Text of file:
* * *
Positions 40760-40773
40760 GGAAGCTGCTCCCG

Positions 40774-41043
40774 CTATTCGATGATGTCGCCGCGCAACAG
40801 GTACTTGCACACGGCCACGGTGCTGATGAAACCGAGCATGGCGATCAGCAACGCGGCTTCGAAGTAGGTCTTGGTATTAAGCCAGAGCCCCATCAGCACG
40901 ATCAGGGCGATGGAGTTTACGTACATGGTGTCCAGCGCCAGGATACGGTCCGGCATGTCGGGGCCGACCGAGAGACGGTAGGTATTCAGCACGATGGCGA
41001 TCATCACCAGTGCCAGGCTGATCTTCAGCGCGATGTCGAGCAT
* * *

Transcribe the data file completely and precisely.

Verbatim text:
Positions 40760-40773
40760 GGAAGCTGCTCCCG

Positions 40774-41043
40774 CTATTCGATGATGTCGCCGCGCAACAG
40801 GTACTTGCACACGGCCACGGTGCTGATGAAACCGAGCATGGCGATCAGCAACGCGGCTTCGAAGTAGGTCTTGGTATTAAGCCAGAGCCCCATCAGCACG
40901 ATCAGGGCGATGGAGTTTACGTACATGGTGTCCAGCGCCAGGATACGGTCCGGCATGTCGGGGCCGACCGAGAGACGGTAGGTATTCAGCACGATGGCGA
41001 TCATCACCAGTGCCAGGCTGATCTTCAGCGCGATGTCGAGCAT